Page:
Lag Times as Indicators of Hydrological Mechanisms Responsible for NO3-N Flushing in a Forested Headwater Catchment
Understanding the temporal variability of the nutrient transport from catchments is essential for planning nutrient loss reduction measures related to land use and climate change. Moreover, observations and analysis of nutrient dynamics in streams draining undisturbed catchments are known to represent a reference point by which human-influenced catchments can be compared. In this paper, temporal dynamics of nitrate-nitrogen (NO3-N) flux are investigated on an event basis by analysing observed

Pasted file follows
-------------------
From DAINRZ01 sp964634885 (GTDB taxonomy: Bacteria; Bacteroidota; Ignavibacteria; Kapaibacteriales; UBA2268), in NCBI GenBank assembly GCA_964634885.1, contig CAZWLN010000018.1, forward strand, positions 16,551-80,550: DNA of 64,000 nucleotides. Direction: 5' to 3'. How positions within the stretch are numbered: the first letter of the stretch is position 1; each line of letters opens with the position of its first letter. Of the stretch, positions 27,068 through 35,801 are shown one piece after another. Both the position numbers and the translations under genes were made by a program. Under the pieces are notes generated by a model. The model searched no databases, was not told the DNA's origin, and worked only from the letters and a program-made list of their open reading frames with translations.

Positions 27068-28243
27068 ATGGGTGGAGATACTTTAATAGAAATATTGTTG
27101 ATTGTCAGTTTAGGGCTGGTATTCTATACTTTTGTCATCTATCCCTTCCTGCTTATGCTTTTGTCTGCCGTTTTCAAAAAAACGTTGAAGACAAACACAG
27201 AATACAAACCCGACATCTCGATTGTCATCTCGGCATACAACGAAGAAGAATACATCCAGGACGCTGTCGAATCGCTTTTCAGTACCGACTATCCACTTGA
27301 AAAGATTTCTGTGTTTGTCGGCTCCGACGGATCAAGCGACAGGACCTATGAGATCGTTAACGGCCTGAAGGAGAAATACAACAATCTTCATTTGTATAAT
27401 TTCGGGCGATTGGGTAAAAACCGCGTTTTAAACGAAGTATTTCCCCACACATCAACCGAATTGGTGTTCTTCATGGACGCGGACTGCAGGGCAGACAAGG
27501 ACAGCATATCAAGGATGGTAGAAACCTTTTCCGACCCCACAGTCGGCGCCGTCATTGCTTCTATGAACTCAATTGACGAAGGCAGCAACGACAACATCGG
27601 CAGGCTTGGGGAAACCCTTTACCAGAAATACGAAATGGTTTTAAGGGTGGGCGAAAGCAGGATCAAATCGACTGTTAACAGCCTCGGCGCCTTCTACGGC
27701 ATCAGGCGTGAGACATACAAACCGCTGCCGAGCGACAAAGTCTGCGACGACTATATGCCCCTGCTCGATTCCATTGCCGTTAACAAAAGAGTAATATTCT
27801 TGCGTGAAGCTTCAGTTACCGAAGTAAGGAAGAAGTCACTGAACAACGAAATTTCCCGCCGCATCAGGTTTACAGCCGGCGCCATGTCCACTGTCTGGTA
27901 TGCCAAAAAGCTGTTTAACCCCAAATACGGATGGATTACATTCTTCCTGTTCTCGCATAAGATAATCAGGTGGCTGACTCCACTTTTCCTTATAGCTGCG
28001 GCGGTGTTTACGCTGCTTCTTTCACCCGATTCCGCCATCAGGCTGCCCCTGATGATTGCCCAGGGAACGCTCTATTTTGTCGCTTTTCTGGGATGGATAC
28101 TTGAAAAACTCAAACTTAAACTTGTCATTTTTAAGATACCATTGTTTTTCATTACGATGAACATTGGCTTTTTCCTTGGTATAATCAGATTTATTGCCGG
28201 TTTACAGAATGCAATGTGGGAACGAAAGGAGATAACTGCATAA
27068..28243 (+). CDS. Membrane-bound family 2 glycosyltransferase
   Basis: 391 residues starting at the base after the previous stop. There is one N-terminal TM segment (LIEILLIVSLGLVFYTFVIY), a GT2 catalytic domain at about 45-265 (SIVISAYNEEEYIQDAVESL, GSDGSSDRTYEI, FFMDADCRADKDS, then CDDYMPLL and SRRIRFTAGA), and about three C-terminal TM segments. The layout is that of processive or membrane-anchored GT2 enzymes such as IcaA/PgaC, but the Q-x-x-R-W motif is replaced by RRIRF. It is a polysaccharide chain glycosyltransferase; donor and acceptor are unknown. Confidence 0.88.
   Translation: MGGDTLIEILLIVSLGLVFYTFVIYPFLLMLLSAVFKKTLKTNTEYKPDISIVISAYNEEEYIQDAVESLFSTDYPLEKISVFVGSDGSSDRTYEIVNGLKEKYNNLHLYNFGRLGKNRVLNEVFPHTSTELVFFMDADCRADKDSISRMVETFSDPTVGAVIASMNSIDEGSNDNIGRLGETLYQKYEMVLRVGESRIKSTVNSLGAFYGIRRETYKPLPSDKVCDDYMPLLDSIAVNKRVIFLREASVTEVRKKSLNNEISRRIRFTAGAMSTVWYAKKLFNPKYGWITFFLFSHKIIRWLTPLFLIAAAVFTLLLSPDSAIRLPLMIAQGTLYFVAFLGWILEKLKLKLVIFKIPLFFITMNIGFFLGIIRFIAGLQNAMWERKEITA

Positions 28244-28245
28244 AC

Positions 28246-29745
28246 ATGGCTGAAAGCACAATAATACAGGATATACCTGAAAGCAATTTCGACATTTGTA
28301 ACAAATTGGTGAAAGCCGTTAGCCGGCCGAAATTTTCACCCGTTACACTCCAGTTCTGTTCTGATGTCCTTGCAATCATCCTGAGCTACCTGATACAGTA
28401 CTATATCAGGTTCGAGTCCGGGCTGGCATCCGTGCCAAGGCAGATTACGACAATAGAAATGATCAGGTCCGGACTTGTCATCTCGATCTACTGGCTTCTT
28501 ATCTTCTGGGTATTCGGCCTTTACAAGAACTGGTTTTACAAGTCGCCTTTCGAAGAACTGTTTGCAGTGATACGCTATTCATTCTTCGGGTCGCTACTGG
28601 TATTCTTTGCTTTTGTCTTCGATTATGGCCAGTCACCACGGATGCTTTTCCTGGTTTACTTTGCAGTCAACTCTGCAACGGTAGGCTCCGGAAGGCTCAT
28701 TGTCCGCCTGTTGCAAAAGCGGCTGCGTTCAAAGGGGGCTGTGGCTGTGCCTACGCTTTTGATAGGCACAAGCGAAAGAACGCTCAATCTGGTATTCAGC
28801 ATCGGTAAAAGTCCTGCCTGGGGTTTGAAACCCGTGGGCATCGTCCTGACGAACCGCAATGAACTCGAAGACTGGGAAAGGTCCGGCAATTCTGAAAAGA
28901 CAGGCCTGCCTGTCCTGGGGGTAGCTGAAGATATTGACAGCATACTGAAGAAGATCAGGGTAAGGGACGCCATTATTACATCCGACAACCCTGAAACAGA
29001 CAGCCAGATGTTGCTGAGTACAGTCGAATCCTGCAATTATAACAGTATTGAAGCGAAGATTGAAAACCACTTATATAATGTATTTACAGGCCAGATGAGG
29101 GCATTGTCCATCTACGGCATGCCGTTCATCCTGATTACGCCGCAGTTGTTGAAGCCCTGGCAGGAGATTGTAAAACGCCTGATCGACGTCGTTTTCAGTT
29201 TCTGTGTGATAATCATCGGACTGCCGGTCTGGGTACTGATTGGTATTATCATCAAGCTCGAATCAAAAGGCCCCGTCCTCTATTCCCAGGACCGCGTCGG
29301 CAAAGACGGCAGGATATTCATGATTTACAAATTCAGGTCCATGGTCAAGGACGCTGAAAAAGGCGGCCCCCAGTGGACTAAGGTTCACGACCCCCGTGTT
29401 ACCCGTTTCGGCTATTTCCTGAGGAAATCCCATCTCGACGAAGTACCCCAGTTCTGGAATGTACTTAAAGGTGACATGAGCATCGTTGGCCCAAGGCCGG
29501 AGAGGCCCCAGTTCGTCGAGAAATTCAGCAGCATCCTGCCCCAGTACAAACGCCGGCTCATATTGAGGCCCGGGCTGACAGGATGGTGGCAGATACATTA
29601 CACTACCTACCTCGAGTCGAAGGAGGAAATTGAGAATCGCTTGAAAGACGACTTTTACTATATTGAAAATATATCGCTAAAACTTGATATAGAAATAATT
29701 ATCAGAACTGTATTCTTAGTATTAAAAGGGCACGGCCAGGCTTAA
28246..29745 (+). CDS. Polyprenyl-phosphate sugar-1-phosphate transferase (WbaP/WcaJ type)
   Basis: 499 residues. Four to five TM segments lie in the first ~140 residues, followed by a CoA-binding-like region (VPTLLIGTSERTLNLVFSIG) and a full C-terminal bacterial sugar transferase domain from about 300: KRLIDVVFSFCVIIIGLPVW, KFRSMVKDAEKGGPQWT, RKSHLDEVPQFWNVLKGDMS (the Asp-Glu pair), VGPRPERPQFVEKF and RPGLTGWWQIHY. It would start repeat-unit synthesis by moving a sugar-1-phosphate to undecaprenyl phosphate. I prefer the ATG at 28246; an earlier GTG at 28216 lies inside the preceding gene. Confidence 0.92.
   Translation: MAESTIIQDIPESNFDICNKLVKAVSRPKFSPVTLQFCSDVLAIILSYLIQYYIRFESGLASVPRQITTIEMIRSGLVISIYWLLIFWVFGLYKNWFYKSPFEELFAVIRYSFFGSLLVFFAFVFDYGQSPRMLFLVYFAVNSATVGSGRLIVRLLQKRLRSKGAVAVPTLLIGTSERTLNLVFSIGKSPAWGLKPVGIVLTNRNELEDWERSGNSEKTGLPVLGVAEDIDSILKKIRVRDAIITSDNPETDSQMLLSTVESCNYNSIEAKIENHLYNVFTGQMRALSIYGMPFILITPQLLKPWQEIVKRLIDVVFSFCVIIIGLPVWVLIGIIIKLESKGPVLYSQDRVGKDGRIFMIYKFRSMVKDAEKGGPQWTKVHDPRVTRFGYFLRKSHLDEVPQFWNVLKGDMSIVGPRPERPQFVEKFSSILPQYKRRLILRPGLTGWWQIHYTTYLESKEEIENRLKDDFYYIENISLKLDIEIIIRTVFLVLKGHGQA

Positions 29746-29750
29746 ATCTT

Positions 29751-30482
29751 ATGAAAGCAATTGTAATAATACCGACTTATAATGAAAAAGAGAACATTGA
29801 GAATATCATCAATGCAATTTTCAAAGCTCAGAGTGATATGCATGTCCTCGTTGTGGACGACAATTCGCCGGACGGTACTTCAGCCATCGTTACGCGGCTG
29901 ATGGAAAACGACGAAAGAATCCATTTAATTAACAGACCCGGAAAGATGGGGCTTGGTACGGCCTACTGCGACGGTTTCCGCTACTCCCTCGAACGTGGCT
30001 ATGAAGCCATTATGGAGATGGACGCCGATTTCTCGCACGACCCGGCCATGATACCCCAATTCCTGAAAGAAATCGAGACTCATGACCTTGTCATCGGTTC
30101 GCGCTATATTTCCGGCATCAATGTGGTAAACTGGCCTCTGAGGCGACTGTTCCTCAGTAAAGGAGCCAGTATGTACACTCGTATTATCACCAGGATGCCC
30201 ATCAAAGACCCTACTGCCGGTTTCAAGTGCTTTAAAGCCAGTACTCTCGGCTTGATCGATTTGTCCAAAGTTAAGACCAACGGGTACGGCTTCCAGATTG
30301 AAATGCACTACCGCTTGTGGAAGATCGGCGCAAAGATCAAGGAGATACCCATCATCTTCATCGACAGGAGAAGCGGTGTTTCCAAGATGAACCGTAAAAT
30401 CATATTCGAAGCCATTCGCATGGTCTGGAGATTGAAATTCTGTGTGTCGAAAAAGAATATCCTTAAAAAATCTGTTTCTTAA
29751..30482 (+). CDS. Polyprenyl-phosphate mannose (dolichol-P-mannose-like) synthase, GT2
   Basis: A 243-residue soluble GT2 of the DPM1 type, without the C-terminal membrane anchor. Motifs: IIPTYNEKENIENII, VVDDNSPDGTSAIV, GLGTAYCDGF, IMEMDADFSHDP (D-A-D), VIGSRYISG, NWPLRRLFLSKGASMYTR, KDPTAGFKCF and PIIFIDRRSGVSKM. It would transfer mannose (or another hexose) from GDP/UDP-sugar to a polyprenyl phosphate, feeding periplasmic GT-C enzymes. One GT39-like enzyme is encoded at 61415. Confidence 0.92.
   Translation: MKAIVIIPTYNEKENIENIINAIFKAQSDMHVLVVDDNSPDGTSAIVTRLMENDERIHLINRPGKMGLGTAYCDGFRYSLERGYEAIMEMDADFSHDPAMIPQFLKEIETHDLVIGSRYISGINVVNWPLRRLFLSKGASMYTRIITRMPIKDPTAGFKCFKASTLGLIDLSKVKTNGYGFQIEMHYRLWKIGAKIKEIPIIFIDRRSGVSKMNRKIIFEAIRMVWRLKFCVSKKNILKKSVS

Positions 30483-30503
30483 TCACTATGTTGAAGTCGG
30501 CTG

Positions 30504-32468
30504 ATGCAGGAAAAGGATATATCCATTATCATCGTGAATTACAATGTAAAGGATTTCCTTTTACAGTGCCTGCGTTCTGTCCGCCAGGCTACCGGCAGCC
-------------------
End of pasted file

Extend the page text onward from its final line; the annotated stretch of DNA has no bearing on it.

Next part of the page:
... nalysing observed lag times between data series. More specifically, we studied lag times between the centres of mass of six hydrological and biogeochemical variables, namely discharge, soil moisture at three depths, NO3-N flux, and the precipitation hyetograph centre of mass. Data obtained by high-frequency measurements (20 min time step) from 29 events were analysed. Linear regression and multiple linear regression (MLR) were used to identify relationships between lag times of the above-mentioned processes. We found that discharge lag time (LAGQ) and NO3-N flux lag time (LAGN) are highly correlated indicating similar temporal response to rainfall. Moreover, relatively high correlation between LAGN and soil moisture lag times was also detected. The MLR model showed that the most descriptive variable for both LAGN and LAGQ is amount of precipitation. For LAGN, the change of the soil moisture in the upper two layers was also significant, suggesting that the lag times indicate the primarily role of the forest soils as the main source of the NO3-N flux, whereas the precipitation amount and the runoff formation through the forest soils are the main controlling mechanisms.